Autism Spectrum Disorder (ASD) is a neuro developmental disorder that manifests in children by the age of three years, with specific delay in social, communicative, cognitive and behavioural abilities.
It is approximately four times more common in boys than girls. Autism is currently diagnosed through close observation of a child’s symptoms and development. The learning, thinking and problem solving abilities of children with autism can range from gifted to severely challenged.
Different children can be affected in very different ways, but they share two main categories of symptoms:
Difficulty with social communication and social interactions
Repetitive behaviours and restricted or unusual interests, including sensory symptoms such as heightened sensitivity to noise, touch or smell.
Children with autism exhibit following characteristics:
Avoid eye contact, do not like to be cuddled and prefer to stay alone
Do not point to objects to show interest, or look at objects when pointed
Have trouble understanding the feelings of others or expressing their needs
Language is delayed may repeat words or phrases and actions again and again
Have trouble in adapting to new environment or routines
Do not play the ‘pretend’ games, may cling to certain objects
Respond to other sounds but not when somebody is talking to them
Sleep related problems, constipation
May have seizures
Role of the parent in Autism Spectrum Disorder and Management:
Most important is keeping a healthy lifestyle with consistent routines, the same things that help all children. Here are a few of our recommendations for parents and caretakers:
Maintain a consistent routine, both at home and at school.
Offer meals and snacks at around the same time each day.
Follow a structured bedtime routine that quiets the mood, including lowering the lights, limiting screen time and doing calming activities..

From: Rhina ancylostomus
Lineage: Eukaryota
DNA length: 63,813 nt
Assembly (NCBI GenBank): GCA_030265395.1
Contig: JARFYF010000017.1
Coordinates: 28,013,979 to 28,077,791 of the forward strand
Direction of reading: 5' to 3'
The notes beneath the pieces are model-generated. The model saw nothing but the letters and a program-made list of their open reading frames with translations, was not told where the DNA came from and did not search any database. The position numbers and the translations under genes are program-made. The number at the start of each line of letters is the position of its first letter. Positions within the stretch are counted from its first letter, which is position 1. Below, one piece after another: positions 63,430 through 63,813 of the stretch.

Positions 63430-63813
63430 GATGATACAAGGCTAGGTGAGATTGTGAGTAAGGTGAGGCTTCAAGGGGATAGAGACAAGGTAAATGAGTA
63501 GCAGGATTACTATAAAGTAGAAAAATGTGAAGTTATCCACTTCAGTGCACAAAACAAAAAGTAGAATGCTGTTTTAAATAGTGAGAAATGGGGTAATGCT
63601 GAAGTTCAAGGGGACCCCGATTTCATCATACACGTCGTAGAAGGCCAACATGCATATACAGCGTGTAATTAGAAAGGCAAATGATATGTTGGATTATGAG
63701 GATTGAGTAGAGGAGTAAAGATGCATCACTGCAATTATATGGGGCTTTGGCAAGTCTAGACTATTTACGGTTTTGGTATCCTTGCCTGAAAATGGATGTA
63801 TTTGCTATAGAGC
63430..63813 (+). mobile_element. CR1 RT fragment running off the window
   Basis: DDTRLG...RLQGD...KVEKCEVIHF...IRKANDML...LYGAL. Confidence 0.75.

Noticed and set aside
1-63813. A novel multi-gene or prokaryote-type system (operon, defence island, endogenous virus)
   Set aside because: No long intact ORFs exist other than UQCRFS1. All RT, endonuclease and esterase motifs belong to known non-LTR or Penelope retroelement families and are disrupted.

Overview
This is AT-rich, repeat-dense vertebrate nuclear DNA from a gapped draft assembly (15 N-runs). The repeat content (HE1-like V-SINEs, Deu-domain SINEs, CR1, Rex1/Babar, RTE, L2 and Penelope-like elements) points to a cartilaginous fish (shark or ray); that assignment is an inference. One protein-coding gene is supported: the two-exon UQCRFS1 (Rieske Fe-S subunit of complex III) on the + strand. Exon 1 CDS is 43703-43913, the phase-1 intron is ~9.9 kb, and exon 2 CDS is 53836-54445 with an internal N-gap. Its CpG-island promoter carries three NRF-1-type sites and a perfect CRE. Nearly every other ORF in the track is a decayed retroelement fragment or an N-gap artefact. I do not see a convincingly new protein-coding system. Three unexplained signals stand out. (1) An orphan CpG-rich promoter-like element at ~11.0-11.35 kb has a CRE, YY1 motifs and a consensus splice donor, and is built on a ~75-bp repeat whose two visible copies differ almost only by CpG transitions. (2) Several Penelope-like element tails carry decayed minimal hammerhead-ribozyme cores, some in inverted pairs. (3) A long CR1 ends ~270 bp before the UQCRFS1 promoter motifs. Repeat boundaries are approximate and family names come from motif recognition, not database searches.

View movies together with your child. Learn how to use media as a teaching tool for social skills.
Prepare your child before outings and special events, so he or she knows what to expect. Use pictures and role play to explain what’s going to happen.
Try to stay calm if something unexpected happens, because children can usually pick up on a parent’s anxiety.
There is no cure for Autism, however early intervention treatment can improve the child’s development. All children with autism need appropriate educational and behavioural therapy. Other therapies include speech therapy, occupational therapy and social skills training .Some children also need medication to help with certain symptoms like trouble focusing or aggressive behaviour. In most situations, behaviour therapy is the best way to help with behaviours.
For more information on Autism, its diagnosis and management please contact our Paediatric Neurologist at our centres of Wockhardt Hospital. At Wockhardt hospital our team manages and treats children with sensory issues or behavioural issues associated with autism through a supportive integrated approach. Our team of doctors have vast experience in managing all paediatric neurological in dealing with children from birth to young adulthood. Apart from autism we deal with a variety of conditions. Our neurologists deal with children who have seizures, head injuries, or muscle weakness, learning disabilities and attention deficit hyperactivity disorder (ADHD).